Turn on the green light – Engaging employees in sustainability

There’s so much we all took away from the CIPR Inside Annual Internal Communication Conference, and still so much to share. Ellie Day from HarknessKennett has shared her post with us on her view of the workshop from Roland Burton from Marks & Spencer.

Over to Ellie:

In a society in which it’s increasingly popular to be ‘seen to be green’, the subject of sustainability in the workplace is becoming more and more relevant. Heading the workshop was Roland Burton, Senior Internal Communication Manager for M&S, a company who launched their very own sustainability initiative (‘Plan A’) in 2007 and won the Sustainable Business of the Year Award 2013.

Roland tackled the issue of engaging staff in sustainable behaviour, first asking, ‘why should companies have an eco strategy? What’s the benefit?’

• Reputation – it looks good

• Financial benefits – money can be saved through being more efficient

• Talent – generation Y want to work for a sustainable company – they expect it

• Motivated employees – people seek meaning in their jobs; they wish to feel that they are having a positive impact

More specifically, why should we in internal communications care?

• It’s a great story to tell – a good sustainability programme is highly visible and attracts a lot of positive feedback/coverage

• It can be fun – Fundraising events and inter-organisational competitions can make for enjoyable experiences

• Social media – it gives excellent material to tweet, Facebook and blog about

• It’s a quick win to engagement – people respond well to a company with a social conscience

Given these reasons why employees should be engaged in sustainability, why don’t people always get involved?

Roland identified three main reasons:

• “It’s too hard” – the idea that it’s too difficult, that someone else will do it

• “I’m too busy” – sustainability isn’t prioritised

• “It’s too boring” – the perception that being eco-friendly is dull

Often, people don’t get involved in sustainability projects because it’s hard to relate how CSR impacts on their role. It’s placed low down on priorities – when you’ve got a ‘to-do’ list as long as your arm, the chances are you’re going to make sure you complete the tasks which have the most immediate impact; or the most immediate repercussions if they’re not accomplished.

As with the implementation of any scheme, companies face challenges in keeping their employees motivated. So, we as IC people have to tell a compelling story on the impact of CSR; to make it relevant; and make it fun. Through identifying case studies, we add an element of personal interest, which means that employees are more inclined to play an active role in the scheme. So, by specifically referencing those who benefit from the project – fair trade suppliers, for example, or local communities who have been helped – we are more likely to engage colleagues in a sustainability initiative.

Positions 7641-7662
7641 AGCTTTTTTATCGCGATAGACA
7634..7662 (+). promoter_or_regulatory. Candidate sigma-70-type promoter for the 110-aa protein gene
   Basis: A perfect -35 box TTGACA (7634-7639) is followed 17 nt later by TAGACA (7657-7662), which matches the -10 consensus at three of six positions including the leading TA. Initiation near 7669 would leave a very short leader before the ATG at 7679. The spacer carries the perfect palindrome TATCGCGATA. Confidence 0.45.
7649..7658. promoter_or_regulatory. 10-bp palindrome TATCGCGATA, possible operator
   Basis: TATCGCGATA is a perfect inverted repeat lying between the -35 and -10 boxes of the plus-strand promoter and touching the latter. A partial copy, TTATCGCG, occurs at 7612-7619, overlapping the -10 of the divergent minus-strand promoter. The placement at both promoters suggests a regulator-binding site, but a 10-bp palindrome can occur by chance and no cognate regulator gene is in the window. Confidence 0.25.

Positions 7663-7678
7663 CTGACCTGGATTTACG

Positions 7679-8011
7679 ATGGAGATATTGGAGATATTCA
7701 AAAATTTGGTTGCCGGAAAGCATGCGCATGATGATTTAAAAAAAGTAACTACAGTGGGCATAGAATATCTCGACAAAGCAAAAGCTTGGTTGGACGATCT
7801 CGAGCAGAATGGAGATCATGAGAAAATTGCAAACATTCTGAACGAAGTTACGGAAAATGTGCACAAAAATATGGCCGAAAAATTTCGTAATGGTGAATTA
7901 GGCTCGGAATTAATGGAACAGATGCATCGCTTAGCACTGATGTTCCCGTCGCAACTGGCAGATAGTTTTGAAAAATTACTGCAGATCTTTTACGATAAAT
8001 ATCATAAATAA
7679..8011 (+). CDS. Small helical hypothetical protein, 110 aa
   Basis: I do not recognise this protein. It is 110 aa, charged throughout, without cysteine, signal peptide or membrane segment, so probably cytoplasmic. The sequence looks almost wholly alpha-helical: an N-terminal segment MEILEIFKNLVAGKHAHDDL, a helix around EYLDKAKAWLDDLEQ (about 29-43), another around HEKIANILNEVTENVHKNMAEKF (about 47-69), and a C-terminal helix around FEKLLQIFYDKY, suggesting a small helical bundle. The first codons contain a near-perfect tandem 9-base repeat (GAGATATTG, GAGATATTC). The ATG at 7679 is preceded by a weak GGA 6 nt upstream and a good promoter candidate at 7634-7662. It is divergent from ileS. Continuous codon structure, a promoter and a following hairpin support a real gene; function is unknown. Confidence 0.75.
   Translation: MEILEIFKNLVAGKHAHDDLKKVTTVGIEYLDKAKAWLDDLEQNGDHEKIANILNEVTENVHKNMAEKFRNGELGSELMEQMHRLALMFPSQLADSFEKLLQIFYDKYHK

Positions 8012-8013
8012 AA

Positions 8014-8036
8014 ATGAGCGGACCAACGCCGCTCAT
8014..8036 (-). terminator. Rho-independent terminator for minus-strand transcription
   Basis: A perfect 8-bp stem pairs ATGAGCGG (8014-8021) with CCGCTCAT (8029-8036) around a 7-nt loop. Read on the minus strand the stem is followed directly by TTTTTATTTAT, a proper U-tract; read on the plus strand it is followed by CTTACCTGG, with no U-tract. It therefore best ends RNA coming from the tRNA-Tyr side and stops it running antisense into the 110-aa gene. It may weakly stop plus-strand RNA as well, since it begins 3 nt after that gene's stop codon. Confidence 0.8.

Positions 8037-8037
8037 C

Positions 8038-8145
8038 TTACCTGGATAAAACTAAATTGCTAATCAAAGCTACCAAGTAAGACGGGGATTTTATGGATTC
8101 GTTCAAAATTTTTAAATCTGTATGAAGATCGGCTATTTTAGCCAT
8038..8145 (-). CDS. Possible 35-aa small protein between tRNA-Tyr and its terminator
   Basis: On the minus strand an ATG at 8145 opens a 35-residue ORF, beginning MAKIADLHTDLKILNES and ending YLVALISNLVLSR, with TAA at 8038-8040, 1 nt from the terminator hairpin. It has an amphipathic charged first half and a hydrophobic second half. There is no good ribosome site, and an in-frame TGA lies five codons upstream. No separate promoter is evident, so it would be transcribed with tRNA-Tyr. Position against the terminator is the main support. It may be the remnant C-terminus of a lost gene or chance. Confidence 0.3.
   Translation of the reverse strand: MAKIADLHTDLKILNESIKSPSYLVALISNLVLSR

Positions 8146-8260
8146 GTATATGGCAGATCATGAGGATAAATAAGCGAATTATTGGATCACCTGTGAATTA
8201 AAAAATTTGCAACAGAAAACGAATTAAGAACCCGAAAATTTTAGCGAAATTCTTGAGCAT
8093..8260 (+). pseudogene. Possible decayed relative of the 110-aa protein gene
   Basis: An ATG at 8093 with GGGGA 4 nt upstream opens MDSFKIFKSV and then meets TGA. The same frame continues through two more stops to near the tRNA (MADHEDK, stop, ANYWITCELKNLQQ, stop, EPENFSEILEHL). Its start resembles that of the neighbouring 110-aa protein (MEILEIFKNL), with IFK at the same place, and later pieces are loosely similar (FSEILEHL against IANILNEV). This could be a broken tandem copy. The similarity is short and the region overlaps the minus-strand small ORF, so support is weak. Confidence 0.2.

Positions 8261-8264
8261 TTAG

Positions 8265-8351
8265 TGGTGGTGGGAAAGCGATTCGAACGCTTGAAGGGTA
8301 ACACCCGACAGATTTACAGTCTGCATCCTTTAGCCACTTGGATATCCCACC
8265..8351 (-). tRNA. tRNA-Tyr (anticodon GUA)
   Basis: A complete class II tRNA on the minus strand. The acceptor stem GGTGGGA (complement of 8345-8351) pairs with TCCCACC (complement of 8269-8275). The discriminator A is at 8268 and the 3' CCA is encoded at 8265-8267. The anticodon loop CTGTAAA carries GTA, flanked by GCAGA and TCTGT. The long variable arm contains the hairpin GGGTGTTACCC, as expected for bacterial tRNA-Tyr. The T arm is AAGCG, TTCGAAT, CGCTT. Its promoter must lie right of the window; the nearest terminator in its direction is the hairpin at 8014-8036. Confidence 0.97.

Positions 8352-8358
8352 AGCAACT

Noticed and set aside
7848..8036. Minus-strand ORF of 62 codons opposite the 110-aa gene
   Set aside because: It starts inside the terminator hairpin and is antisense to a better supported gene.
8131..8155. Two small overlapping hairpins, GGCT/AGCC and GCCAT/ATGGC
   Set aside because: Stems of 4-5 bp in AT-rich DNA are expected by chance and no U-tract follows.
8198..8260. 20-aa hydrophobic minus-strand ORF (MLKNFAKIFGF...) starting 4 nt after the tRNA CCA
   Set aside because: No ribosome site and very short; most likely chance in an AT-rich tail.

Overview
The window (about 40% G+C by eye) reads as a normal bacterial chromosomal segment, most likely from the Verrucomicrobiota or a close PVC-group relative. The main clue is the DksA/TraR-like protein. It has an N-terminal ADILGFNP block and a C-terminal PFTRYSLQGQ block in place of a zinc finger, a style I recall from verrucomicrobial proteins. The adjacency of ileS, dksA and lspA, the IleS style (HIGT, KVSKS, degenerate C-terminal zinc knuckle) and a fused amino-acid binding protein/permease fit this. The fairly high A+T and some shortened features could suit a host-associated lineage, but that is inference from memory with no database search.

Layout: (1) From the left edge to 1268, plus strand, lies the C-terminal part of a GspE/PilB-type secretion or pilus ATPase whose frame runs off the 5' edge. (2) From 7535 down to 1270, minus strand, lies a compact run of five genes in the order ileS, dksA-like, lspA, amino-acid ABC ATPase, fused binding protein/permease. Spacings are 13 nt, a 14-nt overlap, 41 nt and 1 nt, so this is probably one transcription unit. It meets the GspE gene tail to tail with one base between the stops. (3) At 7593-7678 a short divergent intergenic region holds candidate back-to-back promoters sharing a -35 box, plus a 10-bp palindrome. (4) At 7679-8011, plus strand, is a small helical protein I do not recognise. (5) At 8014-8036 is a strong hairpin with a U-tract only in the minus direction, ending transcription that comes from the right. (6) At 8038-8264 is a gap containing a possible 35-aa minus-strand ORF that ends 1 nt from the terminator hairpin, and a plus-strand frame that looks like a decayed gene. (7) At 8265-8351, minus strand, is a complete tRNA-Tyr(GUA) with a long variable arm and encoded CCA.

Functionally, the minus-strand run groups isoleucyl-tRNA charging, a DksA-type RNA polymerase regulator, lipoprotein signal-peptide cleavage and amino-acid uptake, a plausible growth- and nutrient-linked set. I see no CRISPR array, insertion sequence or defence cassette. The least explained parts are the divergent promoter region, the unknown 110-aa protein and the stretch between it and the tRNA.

In the case of M&S, they try to make it, as much as possible, business as usual, incorporating these schemes into day-to-day roles. They also incentivise sustainability; there need to be benefits that people can measure their actions against. One example given was a particular M&S store who had done particularly well in a fundraising drive, and were rewarded with a visit from the celebrity face of Marks & Spencer, Joanna Lumley.

Roland also noted that it’s important to keep the topic fresh, by introducing regular milestones and events integrated with the business. M&S routinely hold events such as beach cleans and charity fundraisers in order to maintain the momentum of the Plan A strategy.

Companies should have people who tell these stories which galvanise employees to want to play a role in eco schemes. They need champions who are given the time and the tools to spread the strategy throughout the workforce. These champions should be given materials which are easily cascaded and shared with colleagues, and allowed to give updates in meetings in order to keep the initiative collaborative and moving forward.

Roland’s workshop highlighted the fact that that being a highly profitable corporate organisation and being sustainable aren’t mutually exclusive. In fact, enjoying strong environmental credentials, as well as looking good and being financially beneficial, can create a more satisfying working environment, and, ultimately, happier employees.

Thank you, Roland, for an informative and engaging workshop!


Thanks for sharing Ellie. If you have a short post longing to be shared, let us know, and send it to us at ciprinisde@gmail.com

Leave a Reply

Your email address will not be published. Required fields are marked *